No, the unpleasant truth is that when populations of new and different people (especially religious or racial minorities) move to new and different towns, they all too often encounter vicious bigots. They don’t create vicious bigots. We understand this clearly in the race context. Spend five seconds searching on the web, and you can see truly shocking video from the 1970s of racist white crowds chanting vile insults in residential neighborhoods in New York. When their new neighborhoods integrated, they encountered vicious racists. They didn’t create vicious racists.
My own family had a terrible encounter with racism during the political rise of Donald Trump. As I wrote more critically of Trump and eventually declared that I would never vote for him, my youngest daughter was subject to a torrent of horrific, racist abuse.
Naomi is African-American, adopted from Ethiopia, and as many readers know, alt-right bigots sent us pictures of her then 7-year-old face photoshopped in gas chambers, with a smiling photoshopped Donald Trump poised to push the button to kill her. Bigots filled the comments section of my wife’s blog with horrific pictures and videos of dead and dying African-Americans. Threats spilled into the “real world.” Even now, my family feels periodically under siege, with threats to our house and home.
Now, why did that happen? Why was that race-hatred unleashed on my daughter? Was it because we opposed Donald Trump? At best that was mere pretext. Our opposition to the GOP nominee didn’t make anyone racist. Instead, our opposition to Trump was merely the immediate rationalization and justification of a much deeper and darker hatred. The pretext is so thin that it reveals the pure evil beneath.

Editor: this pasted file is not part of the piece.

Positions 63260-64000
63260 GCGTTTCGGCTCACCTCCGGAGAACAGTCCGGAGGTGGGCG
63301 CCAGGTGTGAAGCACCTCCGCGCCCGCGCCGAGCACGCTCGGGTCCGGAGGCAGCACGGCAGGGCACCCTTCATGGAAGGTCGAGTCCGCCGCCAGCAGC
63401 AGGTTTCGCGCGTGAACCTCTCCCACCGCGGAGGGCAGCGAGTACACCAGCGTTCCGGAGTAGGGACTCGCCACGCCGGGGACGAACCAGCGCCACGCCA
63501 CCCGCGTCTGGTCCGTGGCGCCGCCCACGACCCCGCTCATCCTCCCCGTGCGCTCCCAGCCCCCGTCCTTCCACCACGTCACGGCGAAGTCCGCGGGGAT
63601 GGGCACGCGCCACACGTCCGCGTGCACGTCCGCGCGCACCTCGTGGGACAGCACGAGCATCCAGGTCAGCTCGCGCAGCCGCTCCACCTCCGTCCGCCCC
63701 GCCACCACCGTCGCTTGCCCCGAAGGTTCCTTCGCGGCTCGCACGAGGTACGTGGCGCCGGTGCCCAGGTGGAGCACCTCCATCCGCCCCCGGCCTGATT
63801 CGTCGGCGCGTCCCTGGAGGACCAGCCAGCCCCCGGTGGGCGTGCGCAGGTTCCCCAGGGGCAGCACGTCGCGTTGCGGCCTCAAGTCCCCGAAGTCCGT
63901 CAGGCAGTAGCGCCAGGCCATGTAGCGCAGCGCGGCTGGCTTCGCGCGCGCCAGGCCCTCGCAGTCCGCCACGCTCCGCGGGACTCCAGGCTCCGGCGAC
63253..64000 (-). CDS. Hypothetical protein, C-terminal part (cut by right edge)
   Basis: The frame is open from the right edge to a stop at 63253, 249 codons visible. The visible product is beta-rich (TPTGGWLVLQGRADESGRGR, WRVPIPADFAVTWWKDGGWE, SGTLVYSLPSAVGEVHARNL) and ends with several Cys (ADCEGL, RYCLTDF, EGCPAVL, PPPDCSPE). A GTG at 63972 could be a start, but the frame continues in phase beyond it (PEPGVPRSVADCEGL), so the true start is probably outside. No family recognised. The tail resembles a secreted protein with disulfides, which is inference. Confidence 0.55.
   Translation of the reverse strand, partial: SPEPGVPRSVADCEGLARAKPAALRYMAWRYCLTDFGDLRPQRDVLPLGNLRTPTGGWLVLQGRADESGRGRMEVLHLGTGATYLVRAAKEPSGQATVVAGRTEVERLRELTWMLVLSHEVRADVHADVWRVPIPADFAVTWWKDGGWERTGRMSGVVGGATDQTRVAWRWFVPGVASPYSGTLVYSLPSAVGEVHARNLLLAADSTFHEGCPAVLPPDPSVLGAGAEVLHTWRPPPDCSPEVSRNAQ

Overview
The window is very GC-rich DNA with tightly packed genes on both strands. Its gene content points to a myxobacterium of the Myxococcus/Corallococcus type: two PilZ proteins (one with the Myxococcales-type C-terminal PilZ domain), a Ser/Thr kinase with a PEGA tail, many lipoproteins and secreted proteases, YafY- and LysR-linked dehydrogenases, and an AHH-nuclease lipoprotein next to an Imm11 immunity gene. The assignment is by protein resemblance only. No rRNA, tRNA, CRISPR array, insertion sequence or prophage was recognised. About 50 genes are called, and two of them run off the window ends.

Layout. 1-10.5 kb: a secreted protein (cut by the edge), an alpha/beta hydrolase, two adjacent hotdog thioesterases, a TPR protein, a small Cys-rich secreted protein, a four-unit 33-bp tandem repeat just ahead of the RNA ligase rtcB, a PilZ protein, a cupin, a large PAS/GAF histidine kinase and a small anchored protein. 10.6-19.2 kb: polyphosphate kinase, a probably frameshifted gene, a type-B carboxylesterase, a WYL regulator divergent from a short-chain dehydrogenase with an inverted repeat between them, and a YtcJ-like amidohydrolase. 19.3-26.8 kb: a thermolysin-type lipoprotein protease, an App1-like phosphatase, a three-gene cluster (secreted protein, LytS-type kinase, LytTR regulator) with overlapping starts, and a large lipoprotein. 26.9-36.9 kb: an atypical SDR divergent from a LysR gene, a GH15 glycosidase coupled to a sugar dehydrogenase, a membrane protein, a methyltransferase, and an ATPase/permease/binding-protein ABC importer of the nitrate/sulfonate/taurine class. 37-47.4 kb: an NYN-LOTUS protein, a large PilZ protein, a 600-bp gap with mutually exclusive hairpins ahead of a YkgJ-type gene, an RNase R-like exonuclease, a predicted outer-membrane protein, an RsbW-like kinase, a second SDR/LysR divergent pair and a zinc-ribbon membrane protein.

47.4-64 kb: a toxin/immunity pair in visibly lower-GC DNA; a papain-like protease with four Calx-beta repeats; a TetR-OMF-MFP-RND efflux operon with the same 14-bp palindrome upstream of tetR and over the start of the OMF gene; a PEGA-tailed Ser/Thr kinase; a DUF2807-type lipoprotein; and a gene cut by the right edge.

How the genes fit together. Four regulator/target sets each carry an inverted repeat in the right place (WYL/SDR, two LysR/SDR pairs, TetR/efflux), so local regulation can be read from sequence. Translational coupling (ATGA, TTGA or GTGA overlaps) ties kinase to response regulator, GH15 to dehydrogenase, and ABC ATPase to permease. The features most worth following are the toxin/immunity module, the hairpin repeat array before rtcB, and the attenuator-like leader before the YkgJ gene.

But there was something else about Evans’s piece that struck me—it hit me right between the eyes. I’m not sure if this was his intent, but when he described the way that ultra-Orthodox build their houses close together, how they vote together to protect their interests, and how they devote their time to religious studies, one word came to my mind—home. That’s the story of a people building a home.
Indeed, it’s not only the most American of stories—of people welcome nowhere else coming to a land that promised them liberty, it’s a story of unique resonance to American Jews dating back to our nation’s founding. As New York Times editor and writer Bari Weiss relates in her outstanding and moving book, How To Fight Anti-Semitism, George Washington wrote to a Rhode Island Hebrew congregation all the way back in 1790 that American Jews “possess alike liberties of conscience and immunities of censorship.”
America is Israel’s closest ally. America is the home of the second-largest population of Jewish people in the world, behind only Israel. And now, in communities where Jews have lived and thrived for generations, they don’t know if they’re safe. They don’t know if they’ll be victimized by random, vicious attacks. Even worse, those attacks aren’t coming from a single movement that can be identified, isolated, and defeated. They come from radical left and radical right. They come from Americans black and white. The ancient hatreds have re-emerged to such an extent that I’ve heard more than one friend question whether this land can truly remain their home.